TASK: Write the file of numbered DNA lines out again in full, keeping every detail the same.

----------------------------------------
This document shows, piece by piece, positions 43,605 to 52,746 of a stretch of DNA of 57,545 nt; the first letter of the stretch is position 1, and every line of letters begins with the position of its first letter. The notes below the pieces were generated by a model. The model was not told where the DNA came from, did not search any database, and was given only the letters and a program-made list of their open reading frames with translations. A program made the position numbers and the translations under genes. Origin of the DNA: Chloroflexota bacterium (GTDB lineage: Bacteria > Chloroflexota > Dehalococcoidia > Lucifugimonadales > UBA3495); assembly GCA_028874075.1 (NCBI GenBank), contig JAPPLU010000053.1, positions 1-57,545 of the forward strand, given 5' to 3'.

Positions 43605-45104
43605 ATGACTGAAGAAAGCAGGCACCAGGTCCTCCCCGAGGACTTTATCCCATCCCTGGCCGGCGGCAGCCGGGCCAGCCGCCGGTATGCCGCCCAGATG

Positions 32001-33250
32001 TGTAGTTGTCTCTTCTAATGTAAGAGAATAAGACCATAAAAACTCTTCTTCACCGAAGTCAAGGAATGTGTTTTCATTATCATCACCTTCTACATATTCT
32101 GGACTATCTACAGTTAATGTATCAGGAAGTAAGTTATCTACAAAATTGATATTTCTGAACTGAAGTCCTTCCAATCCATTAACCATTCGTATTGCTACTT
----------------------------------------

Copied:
This document shows, piece by piece, positions 43,605 to 52,746 of a stretch of DNA of 57,545 nt; the first letter of the stretch is position 1, and every line of letters begins with the position of its first letter. The notes below the pieces were generated by a model. The model was not told where the DNA came from, did not search any database, and was given only the letters and a program-made list of their open reading frames with translations. A program made the position numbers and the translations under genes. Origin of the DNA: Chloroflexota bacterium (GTDB lineage: Bacteria > Chloroflexota > Dehalococcoidia > Lucifugimonadales > UBA3495); assembly GCA_028874075.1 (NCBI GenBank), contig JAPPLU010000053.1, positions 1-57,545 of the forward strand, given 5' to 3'.

Positions 43605-45104
43605 ATGACTGAAGAAAGCAGGCACCAGGTCCTCCCCGAGGACTTTATCCCATCCCTGGCCGGCGGCAGCCGGGCCAGCCGCCGGTATGCCGCCCAGATG

Positions 32001-33250
32001 TGTAGTTGTCTCTTCTAATGTAAGAGAATAAGACCATAAAAACTCTTCTTCACCGAAGTCAAGGAATGTGTTTTCATTATCATCACCTTCTACATATTCT
32101 GGACTATCTACAGTTAATGTATCAGGAAGTAAGTTATCTACAAAATTGATATTTCTGAACTGAAGTCCTTCCAATCCATTAACCATTCGTATTGCTACTT